Postmodern Conservative

Worth Caring About (From Leo Strauss to Walker Percy and the Atlanta Hawks)

So a big question that’s been posed to me several times in last few days: What do I really care about?

Two (a lot!) people wrote me complaining that my “thoughtful” (which is never exactly a compliment) posts on the presidential candidates too obviously conveyed the message that I don’t really care about any of them. Got me there. None of them, in truth, seems to have the makings of executive greatness (by which I mean simply being a really, really good executive). That’s why I can’t get all psyched up about some candidate who might be better and more about reform we can believe in than the “probably pretty decent” Jeb Bush. But what do I know? Who could have had the Louisiana Purchase in mind when voting for that flake Jefferson in 1800? Who could have guessed that résuméless Lincoln would actually evolve into being a first-rate commander-in-chief? It’s far from unreasonable to hope in Walker or Rubio or several of the others. For now, I just don’t know.

The closest thing to a criticism in my student evaluations for my class in the rights or civil-liberties part of constitutional law was something like it sometimes showed that I liked teaching “great books” better than Court opinions. Got me again. But in this case it’s one of my “teaching objectives” to get students to see that too much judicial opining is bad philosophy. That’s not to say that the actual political opinions of various justices are necessarily worse than the political opinions of various philosophers. But it’s also not so clear that they’ve been better than those of our political leaders in general. I also admit that one of my teaching objectives is to demystify the study of constitutional law in general along the lines of the Constitution is not what the Court says it is. I even question the dogma that “judicial review” is or was meant to be an indispensable check on “majority faction.”

I regret that I have to miss a first-rate conference on something I do care about:  The relationship between Catholic thought and the political philosophy of Leo Strauss. You can attend, though. It’s at Assumption College in Worcester, Mass., on June 4–6. The weather should be great. And you can hang out with and listen to our friends Dan Mahoney, Ralph Hancock (not a Catholic! But still the LDS Thomas Aquinas), Gladden Pappin, Jim Stoner, Marc Guerra (America’s greatest theologian), Philippe Beneton, and many others.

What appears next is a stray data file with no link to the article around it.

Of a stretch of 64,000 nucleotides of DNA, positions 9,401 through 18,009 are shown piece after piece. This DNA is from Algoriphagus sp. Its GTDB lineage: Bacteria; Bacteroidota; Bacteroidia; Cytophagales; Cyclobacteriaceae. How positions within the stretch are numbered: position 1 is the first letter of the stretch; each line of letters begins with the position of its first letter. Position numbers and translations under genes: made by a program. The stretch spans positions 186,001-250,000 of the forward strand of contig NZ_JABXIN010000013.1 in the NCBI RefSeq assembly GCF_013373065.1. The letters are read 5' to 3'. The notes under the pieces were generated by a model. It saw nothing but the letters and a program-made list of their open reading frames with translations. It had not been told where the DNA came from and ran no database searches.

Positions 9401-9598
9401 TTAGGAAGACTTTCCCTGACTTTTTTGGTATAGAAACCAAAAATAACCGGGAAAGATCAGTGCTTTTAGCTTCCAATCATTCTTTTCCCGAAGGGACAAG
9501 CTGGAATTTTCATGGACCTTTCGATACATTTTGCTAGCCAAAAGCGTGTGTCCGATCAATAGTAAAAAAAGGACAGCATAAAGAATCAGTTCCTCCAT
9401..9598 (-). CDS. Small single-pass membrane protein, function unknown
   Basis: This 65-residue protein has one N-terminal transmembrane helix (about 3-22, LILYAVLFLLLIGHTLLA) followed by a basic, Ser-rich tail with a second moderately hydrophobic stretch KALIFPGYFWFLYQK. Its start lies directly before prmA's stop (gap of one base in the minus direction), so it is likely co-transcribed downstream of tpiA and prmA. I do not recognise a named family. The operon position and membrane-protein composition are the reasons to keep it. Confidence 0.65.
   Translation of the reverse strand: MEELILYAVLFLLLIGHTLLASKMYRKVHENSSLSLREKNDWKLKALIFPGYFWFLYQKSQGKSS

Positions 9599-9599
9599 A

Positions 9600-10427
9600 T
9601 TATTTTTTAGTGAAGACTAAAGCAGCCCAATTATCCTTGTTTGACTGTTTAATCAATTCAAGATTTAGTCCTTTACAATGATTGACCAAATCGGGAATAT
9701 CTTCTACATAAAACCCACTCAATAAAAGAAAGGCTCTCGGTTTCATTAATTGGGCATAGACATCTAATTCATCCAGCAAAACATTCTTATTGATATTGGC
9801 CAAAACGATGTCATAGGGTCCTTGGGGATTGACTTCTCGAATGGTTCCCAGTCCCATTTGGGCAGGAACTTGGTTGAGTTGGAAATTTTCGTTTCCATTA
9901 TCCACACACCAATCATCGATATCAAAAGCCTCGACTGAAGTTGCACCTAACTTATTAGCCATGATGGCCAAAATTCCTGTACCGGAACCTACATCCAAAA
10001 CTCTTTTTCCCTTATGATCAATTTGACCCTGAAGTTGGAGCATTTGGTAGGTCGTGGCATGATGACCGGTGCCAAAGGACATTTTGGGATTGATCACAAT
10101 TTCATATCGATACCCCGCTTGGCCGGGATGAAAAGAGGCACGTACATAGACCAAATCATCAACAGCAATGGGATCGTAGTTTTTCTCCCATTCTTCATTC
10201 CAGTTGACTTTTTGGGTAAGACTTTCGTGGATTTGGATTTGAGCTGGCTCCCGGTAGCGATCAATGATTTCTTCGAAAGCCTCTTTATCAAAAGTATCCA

I also care about Walker Percy, and I will be giving three presentations at the Walker Percy Festival in Rod Dreher’s hometown of St. Francisville, La. on June 5–6. This highly popular and fashionable event is less an academic conference than a big party. Gentlemen will need to have a seersucker or linen sports coat for the cocktail party at the plantation on Friday evening. It will be very hot and humid, and all sartorial concerns fade away by the time of (and especially during) the Bourbon Walk on Saturday afternoon.

I also care about the journal I edit — Perspectives on Political Science. The next two issues will feature a brilliant and diverse array of responses to Arthur Melzer’s book on esotericism, or “reading between the lines.” Thanks to Peter Minowitz for doing such an expert job of bringing all that wisdom together in one place. I will write more about this later. Out of vanity, I will begin by letting you know that my contribution gratefully acknowledges that the tradition of esotericism is real and explains all kinds of stuff about the history of political philosophy but that finally, we Catholics have to say, has largely depended on false or incomplete views of who each of us is. If I could have made it to Assumption, that’s what I would have talked about that.

Finally, you probably noticed that I’m trying to care about the future of higher education in America. And so I will also be at the fabulous Four Seasons hotel in Georgetown on the morning of June 3 at the Bradley Symposium to try to explain why conservatives shouldn’t participate in the enthusiastic techno-war against the humanities in the name of efficiency and productivity.

One more finally: I really and truly don’t care about pro sports. I especially haven’t been able to get psyched up about the teams that represent Atlanta of my adopted state of Georgia. Two exceptions: The Atlanta Braves during the glory years of the great (and great-guy) pitchers — Maddux, Smoltz, and Glavine. And the exciting journey of the overachieving Atlanta Hawks through the NBA playoffs this year.

Peter Augustine LawlerPeter Augustine Lawler is Dana Professor of Government at Berry College. He is executive editor of the acclaimed scholarly quarterly Perspectives on Political Science and served on President George ...

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